sleep and university students

Sleep and students

Sleep is important for academic success! Check out this blog that looks at sleep and university students and provides both assessment and intervention ideas for occupational therapists working with students.

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Sleep and academics

Poor quality and quantity of sleep results in decreased academic performance in university students. But, many students, when asked, do not seem to understand the connection between sleep and academics.1   In fact, university/college students with sleep difficulties have been found to have lower rates of retention and success.2  One hypothesis is that students with less sleep may feel less self-efficacy (motivation) and are consequently less likely to choose a task that is deemed difficult.2 This is important for health since people who lack sleep are less likely to participate in health-enhancing activities like physical activity.3

Sleep info and assessments

If you want other general information on sleep – it was the topic of a previous blog. Check it out here!

Interventions for sleep

Interventions for enhancing sleep in university or college students:4,5,6,7


  • Discuss the importance of sleep for cognitive and physiological needs (especially academics);
  • Describe the physiology of sleep – phases of sleep and circadian rhythms;
  • Talk about the right amount of sleep (7-9 hours is the recommended for most adults);
  • Discuss healthy eating and sleep (eating well, timing of meals, etc.);
  • Talk about the benefits of physical activity and sleep and timing for physical activity;
  • Describe the use of technology and how it influences sleep;
  • Discuss the impact of alcohol, caffeine, and nicotine use on sleep (cut-off times);
  • Talk about the impact of stress on sleep.

Environmental strategies

Remember context modification concepts – click here to learn more!

  • Help the student set-up a sleep-conducive environment, be sure to discuss how to manage roommate behavior. Some suggestions to modify the environment:

Behavioral strategies

  • Check out this previous blog on habits and routines, this will help put these behavioral strategies into context – use implementation intentions and context modifications!
  • Collaborate with the student to develop regular sleep hygiene.8,9 Check out this great handout here!
  • Provide instructions for time in bed.
    • Student should expect to fall asleep within 20-30 minutes; and, if they do not they should get up and do something quiet until sleepiness returns (reading, listening to quiet music, etc).
  • Discuss cognitive strategies to reduce maladaptive sleep beliefs.
  • Discuss alcohol, nicotine, and caffeine use: student should not drink alcohol with 2-3 hours before bed and may need a cut-off time for caffeine.
  • Help student set-up sleep stimulus strategies within current living environment (dimming lights, taking a bath, etc.).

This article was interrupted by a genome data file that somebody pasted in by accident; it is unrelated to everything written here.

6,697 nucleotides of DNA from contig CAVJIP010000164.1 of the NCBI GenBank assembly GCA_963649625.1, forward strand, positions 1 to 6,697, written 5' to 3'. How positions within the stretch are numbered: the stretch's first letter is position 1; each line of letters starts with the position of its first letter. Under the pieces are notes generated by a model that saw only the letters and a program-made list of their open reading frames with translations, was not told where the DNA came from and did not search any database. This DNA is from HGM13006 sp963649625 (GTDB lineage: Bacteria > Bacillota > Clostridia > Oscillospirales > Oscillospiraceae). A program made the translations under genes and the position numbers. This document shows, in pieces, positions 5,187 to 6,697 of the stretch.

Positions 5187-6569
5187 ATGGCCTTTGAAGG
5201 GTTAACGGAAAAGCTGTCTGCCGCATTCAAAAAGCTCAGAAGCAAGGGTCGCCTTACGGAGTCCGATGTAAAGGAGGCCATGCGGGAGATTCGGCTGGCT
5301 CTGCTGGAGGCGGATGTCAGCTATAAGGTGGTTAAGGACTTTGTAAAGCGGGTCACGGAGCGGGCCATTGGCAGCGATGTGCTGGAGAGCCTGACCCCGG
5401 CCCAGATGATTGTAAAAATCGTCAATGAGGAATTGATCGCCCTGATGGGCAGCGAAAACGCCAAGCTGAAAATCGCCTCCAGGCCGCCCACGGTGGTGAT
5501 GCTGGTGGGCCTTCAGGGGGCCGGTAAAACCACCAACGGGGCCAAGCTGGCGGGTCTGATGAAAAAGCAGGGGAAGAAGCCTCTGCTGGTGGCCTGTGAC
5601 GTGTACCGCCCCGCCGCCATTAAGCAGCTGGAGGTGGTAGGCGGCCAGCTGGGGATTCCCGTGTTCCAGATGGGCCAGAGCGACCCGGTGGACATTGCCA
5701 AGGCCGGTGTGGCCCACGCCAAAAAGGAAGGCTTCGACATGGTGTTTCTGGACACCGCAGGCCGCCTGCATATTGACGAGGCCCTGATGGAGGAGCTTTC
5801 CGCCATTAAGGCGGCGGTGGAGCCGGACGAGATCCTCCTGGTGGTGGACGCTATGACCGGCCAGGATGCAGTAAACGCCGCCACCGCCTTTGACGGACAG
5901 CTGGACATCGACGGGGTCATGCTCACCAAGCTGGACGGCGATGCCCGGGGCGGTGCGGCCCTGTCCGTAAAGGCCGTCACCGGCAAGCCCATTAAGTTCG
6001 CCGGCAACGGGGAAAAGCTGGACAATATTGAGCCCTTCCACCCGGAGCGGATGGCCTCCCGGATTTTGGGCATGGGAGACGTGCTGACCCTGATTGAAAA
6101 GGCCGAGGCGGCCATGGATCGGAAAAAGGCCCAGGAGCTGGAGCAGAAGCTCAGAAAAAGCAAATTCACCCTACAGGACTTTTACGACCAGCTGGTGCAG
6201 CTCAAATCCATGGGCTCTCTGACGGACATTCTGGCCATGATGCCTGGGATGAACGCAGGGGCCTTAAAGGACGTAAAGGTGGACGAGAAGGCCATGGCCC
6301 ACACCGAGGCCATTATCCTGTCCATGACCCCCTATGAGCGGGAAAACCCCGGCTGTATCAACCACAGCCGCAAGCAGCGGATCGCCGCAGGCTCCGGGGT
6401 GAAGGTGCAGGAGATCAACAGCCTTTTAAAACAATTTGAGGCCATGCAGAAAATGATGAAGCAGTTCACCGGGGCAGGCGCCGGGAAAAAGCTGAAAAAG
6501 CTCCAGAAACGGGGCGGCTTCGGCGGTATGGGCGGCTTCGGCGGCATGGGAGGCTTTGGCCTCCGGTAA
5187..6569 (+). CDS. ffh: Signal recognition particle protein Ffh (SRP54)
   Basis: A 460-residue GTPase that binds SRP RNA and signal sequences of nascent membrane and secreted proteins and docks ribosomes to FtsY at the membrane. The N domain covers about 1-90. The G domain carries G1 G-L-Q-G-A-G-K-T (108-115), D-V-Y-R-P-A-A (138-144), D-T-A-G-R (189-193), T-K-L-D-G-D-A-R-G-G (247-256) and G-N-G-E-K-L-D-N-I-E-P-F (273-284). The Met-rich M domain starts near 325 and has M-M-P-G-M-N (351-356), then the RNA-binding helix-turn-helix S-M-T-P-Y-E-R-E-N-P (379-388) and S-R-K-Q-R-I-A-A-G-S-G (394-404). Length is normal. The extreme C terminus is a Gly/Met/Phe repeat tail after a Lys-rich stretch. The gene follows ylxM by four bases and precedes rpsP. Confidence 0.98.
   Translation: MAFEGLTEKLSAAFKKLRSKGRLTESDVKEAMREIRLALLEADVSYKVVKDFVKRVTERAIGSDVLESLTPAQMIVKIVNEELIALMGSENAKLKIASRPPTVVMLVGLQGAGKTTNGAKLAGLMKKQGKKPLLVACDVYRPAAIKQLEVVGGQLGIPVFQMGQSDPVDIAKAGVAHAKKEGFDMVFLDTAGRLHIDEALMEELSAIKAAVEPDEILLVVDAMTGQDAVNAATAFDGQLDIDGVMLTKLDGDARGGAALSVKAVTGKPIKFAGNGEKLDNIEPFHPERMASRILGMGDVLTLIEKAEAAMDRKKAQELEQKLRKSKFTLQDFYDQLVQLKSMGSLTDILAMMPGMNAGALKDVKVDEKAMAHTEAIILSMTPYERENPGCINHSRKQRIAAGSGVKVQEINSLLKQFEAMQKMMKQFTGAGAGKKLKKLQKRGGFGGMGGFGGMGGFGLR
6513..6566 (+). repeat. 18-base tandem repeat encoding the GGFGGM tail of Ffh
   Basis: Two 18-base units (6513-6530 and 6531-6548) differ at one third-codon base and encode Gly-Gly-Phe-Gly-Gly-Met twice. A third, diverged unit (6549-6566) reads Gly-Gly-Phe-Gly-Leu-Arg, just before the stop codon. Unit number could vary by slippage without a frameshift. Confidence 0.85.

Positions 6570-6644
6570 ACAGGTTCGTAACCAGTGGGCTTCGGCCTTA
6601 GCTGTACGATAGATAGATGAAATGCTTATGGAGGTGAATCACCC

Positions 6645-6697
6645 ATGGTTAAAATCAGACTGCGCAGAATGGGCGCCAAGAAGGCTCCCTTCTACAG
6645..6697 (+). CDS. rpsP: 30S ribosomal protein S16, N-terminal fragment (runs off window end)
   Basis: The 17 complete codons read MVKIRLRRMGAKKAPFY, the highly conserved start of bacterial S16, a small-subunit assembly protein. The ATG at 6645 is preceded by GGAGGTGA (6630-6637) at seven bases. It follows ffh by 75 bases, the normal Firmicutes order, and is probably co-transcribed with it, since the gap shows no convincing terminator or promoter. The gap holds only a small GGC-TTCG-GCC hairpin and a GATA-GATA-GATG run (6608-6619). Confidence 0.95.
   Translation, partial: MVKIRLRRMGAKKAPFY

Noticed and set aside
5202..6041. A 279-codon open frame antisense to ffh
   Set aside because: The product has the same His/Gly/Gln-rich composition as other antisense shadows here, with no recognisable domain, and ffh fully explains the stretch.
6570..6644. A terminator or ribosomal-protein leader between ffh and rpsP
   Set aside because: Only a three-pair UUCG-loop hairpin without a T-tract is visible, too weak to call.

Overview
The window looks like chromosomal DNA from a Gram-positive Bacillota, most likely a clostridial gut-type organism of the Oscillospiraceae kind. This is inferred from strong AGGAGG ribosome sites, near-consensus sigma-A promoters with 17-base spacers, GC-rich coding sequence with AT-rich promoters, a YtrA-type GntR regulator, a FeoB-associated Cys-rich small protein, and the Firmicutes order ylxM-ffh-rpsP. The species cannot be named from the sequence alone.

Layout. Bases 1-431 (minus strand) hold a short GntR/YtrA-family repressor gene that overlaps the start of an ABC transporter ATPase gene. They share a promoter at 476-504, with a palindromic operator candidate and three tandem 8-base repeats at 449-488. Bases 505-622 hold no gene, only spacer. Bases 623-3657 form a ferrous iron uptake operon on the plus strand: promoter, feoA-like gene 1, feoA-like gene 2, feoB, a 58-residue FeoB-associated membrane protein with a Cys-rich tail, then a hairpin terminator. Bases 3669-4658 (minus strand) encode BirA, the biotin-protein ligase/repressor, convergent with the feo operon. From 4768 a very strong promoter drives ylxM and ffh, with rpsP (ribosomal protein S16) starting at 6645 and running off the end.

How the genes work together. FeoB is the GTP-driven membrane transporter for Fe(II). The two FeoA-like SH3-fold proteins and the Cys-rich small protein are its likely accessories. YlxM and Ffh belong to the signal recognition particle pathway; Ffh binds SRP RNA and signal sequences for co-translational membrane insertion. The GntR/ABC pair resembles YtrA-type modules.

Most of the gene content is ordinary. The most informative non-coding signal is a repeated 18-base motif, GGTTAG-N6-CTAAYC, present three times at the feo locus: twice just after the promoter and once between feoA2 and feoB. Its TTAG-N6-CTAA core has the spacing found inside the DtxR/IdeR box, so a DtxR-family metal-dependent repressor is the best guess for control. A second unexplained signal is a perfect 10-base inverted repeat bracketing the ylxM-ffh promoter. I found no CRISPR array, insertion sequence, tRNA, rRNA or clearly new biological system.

• Talk about the importance of scheduling consistent sleep/wake times.
  • Discuss with student not to use bed for anything except sleep and sex; if the student must study in bed, instruct them to sit at edge of bed instead of lying in bed.
  • Students should limit daytime naps (if they must nap – a nap should be no longer than 20-30 minutes).
  • Student should exercise regularly but not within 3 hours of bedtime.
  • Talk about eating regular meals; in addition, they should avoid going to bed hungry or eating a heavy meal before bedtime.
  • Discuss the importance of avoiding excessive liquids in evening.
  • Talk about how to address stress and anxiety; and, review strategies that can address daily worries so they aren’t taken to bed. For example, using a journal is a great option for reducing anxiety.
  • Help student learn how to use relaxation techniques and/or mindfulness for stress.


  1. Orzech, K.M., Salafsky, D. B., Hamilton, L.A. (2011).  The state of sleep among college students at a large public university.  Journal of American College Health, 59(7), 612-619. 
  2. Gaultney, J. F. (2016).  Risk for sleep disorder measured during students’ first college semester may predict institutional retention and grade point average over a 3-year period, with indirect effects through self-efficacy. Journal of College Student Retention:  Research, theory, & practice, 18(3), 333-359.  doi:10.1177/1521025115622784
  3. Gyurcsik, N. C., Bray, S. R., Brittain, D. R. (2004).  Coping with barriers to vigorous physical activity during transition to university.  Family Community Health, 27(2), 130-142. 
  4. Fucito, L. M., DeMartini, K.S., Hanrahan, T.H., Yaggi, H.K., Heffem, C., & Redeler, N.S. (2017).  Using sleep interventions to engage and treat heavy-drinking college students:  A randomized pilot study.  Alcoholism: Clinical and Experimental Research, 41(4), 798-809.
  5. Gellis LA, Arigo D, Elliott JC (2013) Cognitive refocusing treatment for insomnia: a randomized controlled trial in university students. Behav Ther, 44, 100–110.
  6. Kloss JD, Nash CO, Horsey SE, Taylor DJ (2011) The delivery of behavioral sleep medicine to college students. J Adolesc Health, 48, 553–561.
  7. Trockel M, Manber R, Chang V, Thurston A, Taylor CB (2011) An email delivered CBT for sleep-health program for college students: Effects on sleep quality and depression symptoms. J Clin Sleep Med, 7, 276–281.
  8. Stepanski EJ, Wyatt JK (2003) Use of sleep hygiene in the treatment of insomnia. Sleep Med Rev, 7, 215–225.
  9. Todd, J. & Mullan, B. (2013).  The role of self-regulation in predicting sleep hygiene in university students.  Psychology, Health, and medicine, 18(3), 275-288. doi:10.1080/13548506.2012.701756

Cover photo courtesy of Elgin Air Force Base:

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